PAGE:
Ways To Get Less Information
The first edition of the book is much more coach-focused than the second. Perhaps you have the wrong edition for your situation? (The rest of my answer assumes that you have the second edition.)
If you're looking for less information as you get started, you could try StrongLifts 5x5 instead, or look through the Starting Strength wiki and distill the important parts. The basics of the program are in the wiki. The basics of the techniques are on the wiki. That's probably your best bet.
The Inherent Problem
But whether we like it or not, there's simply a lot to learn. You'll need to read the book at least twice, and re-read specific sections as you find necessary. The only shortcut would be a coach, training partner or gym that is well-versed in the program. Even then, you'll be doing a lot of learning. That is the essence of barbell strength training.
In This Part I Try to Answer Your Specific Questions
For warm-up, I rotate all my joints from fingers to toes (with particular attention to all the articulations of the trunk), then do five minutes of moving around (running, skipping, air squats, knee raises) to get my heart rate up. Then I start squatting with the empty bar. I think that's pretty close to what Rip recommends, but I got the specifics from Tom Kurz.
I don't remember any particular cool-down for the program. I advise against sitting down immediately, lest you get tight.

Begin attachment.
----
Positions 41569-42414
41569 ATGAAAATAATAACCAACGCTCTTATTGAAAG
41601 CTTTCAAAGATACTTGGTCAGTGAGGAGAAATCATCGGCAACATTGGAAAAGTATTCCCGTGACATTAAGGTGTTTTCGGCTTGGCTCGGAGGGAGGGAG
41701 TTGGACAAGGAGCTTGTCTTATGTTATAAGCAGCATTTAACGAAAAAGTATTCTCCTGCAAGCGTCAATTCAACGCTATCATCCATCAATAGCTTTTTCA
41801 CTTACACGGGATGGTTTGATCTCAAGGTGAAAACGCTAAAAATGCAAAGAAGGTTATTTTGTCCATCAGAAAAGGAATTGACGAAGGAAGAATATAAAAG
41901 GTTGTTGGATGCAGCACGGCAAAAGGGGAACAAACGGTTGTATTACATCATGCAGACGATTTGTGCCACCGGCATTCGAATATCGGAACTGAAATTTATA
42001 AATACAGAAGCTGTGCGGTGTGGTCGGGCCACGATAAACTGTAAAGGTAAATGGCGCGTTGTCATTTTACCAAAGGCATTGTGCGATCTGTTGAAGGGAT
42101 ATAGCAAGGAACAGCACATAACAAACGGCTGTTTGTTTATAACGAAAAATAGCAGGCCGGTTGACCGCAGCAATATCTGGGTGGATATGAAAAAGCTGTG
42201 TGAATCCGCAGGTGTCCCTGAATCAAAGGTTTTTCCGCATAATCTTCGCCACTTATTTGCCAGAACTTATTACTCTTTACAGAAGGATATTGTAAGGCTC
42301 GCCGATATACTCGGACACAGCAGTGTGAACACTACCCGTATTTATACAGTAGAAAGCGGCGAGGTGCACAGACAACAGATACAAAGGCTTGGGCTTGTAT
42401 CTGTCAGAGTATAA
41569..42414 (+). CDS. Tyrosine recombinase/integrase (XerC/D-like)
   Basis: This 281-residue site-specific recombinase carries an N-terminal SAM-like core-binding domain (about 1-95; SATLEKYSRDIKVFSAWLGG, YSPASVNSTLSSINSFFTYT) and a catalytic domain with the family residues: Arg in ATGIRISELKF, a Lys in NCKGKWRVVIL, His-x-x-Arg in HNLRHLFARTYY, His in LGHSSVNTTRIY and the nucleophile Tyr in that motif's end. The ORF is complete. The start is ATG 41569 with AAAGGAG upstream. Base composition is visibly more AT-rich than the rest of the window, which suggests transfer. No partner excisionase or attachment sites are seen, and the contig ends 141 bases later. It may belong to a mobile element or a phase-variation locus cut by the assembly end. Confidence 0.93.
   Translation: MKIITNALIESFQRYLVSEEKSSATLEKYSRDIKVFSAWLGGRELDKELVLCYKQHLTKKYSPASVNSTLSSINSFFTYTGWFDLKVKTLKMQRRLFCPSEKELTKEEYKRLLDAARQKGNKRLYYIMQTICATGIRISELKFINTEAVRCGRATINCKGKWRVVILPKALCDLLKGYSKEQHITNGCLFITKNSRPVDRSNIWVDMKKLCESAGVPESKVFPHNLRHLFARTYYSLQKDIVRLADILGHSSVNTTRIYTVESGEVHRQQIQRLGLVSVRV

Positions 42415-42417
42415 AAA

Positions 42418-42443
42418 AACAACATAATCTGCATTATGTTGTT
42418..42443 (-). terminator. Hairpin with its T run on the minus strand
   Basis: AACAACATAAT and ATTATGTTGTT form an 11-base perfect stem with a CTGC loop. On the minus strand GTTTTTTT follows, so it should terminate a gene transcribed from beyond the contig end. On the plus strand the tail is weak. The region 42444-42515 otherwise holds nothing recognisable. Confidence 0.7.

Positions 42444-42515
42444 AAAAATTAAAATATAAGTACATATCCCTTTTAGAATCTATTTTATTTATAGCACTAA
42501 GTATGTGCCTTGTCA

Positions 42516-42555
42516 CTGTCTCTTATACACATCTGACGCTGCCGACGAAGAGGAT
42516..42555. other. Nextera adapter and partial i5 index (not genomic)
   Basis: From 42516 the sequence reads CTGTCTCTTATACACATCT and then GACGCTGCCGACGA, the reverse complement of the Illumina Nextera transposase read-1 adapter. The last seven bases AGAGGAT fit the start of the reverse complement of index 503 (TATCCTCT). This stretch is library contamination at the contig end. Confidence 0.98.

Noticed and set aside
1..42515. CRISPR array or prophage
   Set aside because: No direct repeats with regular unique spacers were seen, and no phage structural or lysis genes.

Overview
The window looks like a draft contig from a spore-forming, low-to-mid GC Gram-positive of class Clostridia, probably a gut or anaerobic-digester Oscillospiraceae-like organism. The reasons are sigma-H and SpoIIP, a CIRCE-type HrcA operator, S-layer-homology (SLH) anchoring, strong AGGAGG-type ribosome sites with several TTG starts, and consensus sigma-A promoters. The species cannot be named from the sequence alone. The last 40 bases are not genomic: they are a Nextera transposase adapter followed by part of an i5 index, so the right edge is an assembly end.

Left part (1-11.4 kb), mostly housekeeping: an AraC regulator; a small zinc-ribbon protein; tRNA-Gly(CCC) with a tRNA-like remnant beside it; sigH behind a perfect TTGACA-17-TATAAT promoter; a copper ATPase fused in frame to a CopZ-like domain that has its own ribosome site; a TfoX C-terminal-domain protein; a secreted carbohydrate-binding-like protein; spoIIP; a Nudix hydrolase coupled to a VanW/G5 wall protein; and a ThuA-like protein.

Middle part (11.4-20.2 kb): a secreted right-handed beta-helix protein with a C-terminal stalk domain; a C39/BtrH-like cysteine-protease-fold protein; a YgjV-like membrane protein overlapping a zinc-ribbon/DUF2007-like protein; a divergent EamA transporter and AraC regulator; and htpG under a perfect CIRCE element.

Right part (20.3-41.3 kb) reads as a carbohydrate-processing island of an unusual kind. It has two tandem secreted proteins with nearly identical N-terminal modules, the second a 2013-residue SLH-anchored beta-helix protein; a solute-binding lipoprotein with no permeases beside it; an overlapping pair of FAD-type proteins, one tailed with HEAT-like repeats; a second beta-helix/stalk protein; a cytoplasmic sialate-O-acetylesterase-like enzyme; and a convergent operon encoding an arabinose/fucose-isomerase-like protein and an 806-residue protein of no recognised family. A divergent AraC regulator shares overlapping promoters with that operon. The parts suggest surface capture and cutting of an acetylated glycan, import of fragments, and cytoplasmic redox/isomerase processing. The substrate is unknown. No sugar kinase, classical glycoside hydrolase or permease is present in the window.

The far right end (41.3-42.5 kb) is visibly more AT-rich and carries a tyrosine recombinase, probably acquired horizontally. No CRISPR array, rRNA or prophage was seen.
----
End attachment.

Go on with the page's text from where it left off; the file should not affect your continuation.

Resting means not doing anything strenuous. His forums are a fine place to learn exactly what that means, but essentially: if you play other sports, run, do extra lifting, don't eat enough, (or eat way too much and you're already overweight), go on long bikerides or hikes, you are not resting properly.
The program is pretty simple. (It's only complex if you want to pick a variant, and there's a minimum level of complexity necessary for it to be informative.) Work out three times a week. Start with squats, then presses, then pulls. Squats are squats. Presses alternate between bench and overhead. Pulls alternate between power cleans and deadlifts. For each exercise, do five reps with the empty bar, then add fifty pounds (or so) and do four, and so on with more weight and fewer reps until you get to your working weight, where you do three sets of five for squats and presses, one set of five for deadlifts, and five sets of three for power cleans. Keep track of how much you lift in each exercise. Each exercise gets five (presses, cleans) or ten (squats, deadlifts) pounds heavier in each workout for as long as possible. When adding ten pounds isn't possible, add five. When adding five isn't possible, add 2.5 if available, or de-load the bar 20% in your next workout and resume adding weight.
If you need any more information than that, then you should be reading the book.